The Summit site has been Ocean City, Maryland, since 1998.  During the planning phase for the first Summit, Dr. Diann Showell suggested that the Steering Committee consider Ocean City, a location that has served the Summit well.  
During the next eight years, several other institutions became sponsors.  By 2001, Central State University (CSU), Delaware State University (DSU), and Virginia State University (VSU) had become sponsors.  Benedict College (BC) and Norfolk State University (NSU) followed in 2002, the University System of Maryland (USM) in 2004, and Howard University (HU) and Bethune-Cookman College (B-CC) in 2005.  The principal institutional representatives during the initial year of each sponsor’s association with the Summit were Dr. Paul Cook, Assistant Professor of History and Director of Faculty Development, and Mr. Lee Ingham, Assistant Professor, Humanities Department, and Director of the First Year Experience (CSU); Dr. Dorothy Talbert-Hersi, Assistant Vice President of Student and Academic Support Services and Acting Director for the Wilmington Campus (DSU); Dr. Valery Y.R. Bates-Brown, Director of the Academic Support Center (VSU); Dr. E. Gail Anderson Holness, Director of the Student Leadership Development Program (BC); Dr. Mildred K. Fuller, Director of Student Support Services (NSU); Mr. Michael Bowden, Assistant Vice Chancellor for Academic Affairs (USM); Dr. William Gordon, Director, Washington-Baltimore Hampton Roads—Louis Stokes Alliance for Minority Participation Program (HU); and Dr. Ray A. Shackleford, Vice President for Administration and Finance (B-CC).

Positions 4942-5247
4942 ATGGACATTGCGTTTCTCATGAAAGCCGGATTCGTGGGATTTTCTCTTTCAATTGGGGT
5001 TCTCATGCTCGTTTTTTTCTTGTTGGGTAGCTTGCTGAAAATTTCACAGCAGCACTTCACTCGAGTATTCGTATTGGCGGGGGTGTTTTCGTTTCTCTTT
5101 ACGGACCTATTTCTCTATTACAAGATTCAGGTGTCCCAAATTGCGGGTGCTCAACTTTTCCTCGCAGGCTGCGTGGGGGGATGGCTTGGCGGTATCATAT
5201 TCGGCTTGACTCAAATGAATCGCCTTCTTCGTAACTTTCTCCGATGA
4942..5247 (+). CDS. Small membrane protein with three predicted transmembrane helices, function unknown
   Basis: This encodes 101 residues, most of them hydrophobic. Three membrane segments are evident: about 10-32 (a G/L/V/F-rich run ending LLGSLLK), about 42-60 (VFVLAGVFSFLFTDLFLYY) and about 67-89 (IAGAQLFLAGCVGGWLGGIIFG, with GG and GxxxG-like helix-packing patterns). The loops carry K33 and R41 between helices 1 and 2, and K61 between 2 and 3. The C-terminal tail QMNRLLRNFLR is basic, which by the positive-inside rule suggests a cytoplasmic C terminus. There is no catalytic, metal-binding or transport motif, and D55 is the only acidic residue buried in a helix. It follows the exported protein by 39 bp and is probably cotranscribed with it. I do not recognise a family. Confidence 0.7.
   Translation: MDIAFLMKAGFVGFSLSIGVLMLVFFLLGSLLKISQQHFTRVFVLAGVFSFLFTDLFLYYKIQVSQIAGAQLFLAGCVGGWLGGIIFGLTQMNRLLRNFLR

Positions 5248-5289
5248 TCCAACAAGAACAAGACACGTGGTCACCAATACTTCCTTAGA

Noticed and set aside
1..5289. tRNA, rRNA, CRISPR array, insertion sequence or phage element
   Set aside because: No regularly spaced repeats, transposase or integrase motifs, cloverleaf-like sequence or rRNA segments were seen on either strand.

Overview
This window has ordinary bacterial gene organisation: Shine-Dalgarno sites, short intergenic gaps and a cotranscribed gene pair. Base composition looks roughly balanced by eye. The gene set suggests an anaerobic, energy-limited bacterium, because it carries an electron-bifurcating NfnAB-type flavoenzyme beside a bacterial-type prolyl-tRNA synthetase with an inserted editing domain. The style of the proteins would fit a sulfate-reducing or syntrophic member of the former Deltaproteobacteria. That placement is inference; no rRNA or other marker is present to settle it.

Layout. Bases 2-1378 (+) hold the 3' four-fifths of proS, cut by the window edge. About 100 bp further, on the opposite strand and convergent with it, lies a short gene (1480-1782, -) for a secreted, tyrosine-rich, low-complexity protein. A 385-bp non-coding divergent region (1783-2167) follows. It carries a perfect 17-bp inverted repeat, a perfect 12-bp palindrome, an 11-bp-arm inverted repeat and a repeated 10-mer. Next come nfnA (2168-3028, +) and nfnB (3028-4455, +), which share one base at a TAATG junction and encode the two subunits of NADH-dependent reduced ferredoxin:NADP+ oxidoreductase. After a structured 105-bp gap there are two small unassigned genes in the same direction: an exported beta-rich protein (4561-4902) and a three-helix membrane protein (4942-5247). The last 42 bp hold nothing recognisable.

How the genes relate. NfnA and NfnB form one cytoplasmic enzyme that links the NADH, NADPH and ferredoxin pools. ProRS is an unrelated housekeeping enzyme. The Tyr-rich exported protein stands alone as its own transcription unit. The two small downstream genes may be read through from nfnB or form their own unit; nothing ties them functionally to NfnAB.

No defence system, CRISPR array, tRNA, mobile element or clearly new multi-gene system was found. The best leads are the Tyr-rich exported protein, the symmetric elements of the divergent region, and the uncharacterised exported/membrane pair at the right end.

The Regional HBCU Summit on Retention has had seven chairs and three pairs of co-chairs: Dr. Virginia Guilford, Dr. Diann Showell-Cherry, Dr. Jay Carrington Chunn, Ms. Tendai Johnson, Dr. Ernesta Pendleton Williams, co-chairs Dr. Joan S. Langdon and Dr. Anne Gaskins-Nedd, chair Dr. John T. Wolfe, Jr., co-chairs Dr. John A. Wheatland and Dr. Tiffany B. Mfume,  co-chairs Dr. Thomas James and Ms. Juanita D. Gilliam, and chair Dr. Joan S. Langdon. With their leadership and guidance, the Summit has flourished in every way.  Moreover, the Summit has benefited significantly from the ideas, insights, and strategies shared by more than thirty-six hundred students, faculty, staff, and administrators during the Summit’s “conversations” about improving the retention rate for African American and other minority students.